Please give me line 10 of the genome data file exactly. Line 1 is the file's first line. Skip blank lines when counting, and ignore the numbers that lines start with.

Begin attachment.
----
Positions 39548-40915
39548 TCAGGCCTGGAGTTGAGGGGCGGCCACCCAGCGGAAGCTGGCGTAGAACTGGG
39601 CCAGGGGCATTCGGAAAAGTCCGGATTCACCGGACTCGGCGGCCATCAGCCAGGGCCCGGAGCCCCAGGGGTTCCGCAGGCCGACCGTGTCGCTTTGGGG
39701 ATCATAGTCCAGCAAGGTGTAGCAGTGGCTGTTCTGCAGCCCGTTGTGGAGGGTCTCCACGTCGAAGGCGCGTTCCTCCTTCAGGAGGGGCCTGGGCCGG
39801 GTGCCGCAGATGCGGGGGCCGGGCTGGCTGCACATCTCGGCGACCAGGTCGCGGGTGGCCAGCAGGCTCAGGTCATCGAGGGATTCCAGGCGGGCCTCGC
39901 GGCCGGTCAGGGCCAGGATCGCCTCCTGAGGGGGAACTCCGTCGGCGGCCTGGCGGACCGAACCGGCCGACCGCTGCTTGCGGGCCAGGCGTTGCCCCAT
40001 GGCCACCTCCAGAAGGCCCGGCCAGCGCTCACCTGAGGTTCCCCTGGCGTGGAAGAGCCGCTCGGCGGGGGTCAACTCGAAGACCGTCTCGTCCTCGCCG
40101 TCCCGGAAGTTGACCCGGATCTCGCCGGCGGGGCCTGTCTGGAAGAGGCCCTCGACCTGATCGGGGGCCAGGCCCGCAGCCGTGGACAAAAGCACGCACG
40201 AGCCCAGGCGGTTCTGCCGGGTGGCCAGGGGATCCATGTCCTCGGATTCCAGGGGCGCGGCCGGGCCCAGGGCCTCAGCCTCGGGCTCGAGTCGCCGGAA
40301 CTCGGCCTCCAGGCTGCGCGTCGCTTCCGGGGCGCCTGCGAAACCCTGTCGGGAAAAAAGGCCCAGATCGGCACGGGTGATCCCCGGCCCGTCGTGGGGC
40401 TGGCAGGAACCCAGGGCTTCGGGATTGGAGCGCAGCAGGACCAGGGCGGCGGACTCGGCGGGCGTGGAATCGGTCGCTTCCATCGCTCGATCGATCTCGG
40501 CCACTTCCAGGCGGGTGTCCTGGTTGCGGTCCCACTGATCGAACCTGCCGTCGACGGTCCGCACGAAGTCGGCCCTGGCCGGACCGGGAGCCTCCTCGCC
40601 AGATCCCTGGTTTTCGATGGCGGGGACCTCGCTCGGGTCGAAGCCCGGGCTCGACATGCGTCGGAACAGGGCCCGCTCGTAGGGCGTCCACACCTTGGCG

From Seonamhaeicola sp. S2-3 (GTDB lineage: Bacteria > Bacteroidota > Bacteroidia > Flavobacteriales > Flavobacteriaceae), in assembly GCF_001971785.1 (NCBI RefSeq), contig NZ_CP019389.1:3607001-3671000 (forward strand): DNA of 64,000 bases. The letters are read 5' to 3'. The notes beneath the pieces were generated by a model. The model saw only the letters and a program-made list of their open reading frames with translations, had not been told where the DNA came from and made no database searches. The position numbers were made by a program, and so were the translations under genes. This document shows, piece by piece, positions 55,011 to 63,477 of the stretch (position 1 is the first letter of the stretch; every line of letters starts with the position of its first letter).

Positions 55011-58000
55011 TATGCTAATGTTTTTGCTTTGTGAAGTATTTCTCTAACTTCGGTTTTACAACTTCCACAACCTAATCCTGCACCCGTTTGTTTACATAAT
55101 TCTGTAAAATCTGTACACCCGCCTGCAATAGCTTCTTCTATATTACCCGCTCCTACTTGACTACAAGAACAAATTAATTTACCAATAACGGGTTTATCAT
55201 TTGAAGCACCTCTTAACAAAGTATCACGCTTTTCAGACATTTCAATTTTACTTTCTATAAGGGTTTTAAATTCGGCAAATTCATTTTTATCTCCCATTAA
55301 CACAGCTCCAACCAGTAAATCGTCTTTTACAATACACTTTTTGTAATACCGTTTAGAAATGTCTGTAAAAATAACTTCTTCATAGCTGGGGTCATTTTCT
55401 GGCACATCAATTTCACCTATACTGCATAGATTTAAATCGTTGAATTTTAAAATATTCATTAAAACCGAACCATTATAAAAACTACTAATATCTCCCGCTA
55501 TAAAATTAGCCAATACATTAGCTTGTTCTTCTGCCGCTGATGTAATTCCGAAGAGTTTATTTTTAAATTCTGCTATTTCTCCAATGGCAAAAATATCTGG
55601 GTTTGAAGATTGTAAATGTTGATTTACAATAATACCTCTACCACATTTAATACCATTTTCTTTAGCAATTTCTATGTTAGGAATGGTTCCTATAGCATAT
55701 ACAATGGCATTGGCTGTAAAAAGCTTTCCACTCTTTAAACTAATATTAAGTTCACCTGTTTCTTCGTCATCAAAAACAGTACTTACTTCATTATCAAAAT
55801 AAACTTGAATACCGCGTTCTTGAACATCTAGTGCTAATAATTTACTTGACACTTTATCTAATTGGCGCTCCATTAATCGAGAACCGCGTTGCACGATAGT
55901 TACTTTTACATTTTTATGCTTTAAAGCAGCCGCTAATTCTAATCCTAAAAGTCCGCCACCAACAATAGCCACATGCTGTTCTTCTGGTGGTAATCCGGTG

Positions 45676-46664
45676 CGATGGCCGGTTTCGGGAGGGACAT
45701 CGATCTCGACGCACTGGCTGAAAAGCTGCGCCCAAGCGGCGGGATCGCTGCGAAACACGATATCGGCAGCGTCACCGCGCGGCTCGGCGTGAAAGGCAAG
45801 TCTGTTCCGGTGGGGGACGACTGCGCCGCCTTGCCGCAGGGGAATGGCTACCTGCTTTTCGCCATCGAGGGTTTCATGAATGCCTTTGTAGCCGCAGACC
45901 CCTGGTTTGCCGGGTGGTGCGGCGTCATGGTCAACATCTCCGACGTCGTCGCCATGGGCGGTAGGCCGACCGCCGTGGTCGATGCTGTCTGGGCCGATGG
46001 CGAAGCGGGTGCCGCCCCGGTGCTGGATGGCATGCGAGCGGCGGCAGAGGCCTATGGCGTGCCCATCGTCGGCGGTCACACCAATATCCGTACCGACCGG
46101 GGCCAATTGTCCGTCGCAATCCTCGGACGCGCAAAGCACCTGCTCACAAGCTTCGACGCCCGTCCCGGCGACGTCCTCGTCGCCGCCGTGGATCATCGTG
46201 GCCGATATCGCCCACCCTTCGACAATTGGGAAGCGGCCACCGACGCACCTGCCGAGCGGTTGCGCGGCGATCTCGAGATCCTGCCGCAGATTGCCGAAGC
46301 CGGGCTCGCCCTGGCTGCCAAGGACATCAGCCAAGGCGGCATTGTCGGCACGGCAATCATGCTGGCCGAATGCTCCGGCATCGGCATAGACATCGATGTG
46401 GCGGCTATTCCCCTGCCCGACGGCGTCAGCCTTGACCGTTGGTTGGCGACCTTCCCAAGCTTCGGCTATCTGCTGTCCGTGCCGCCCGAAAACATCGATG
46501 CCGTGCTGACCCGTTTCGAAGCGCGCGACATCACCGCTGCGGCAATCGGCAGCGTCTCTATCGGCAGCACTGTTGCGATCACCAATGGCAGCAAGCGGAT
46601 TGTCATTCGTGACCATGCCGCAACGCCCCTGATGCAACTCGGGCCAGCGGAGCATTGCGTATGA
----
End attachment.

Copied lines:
40301 CTCGGCCTCCAGGCTGCGCGTCGCTTCCGGGGCGCCTGCGAAACCCTGTCGGGAAAAAAGGCCCAGATCGGCACGGGTGATCCCCGGCCCGTCGTGGGGC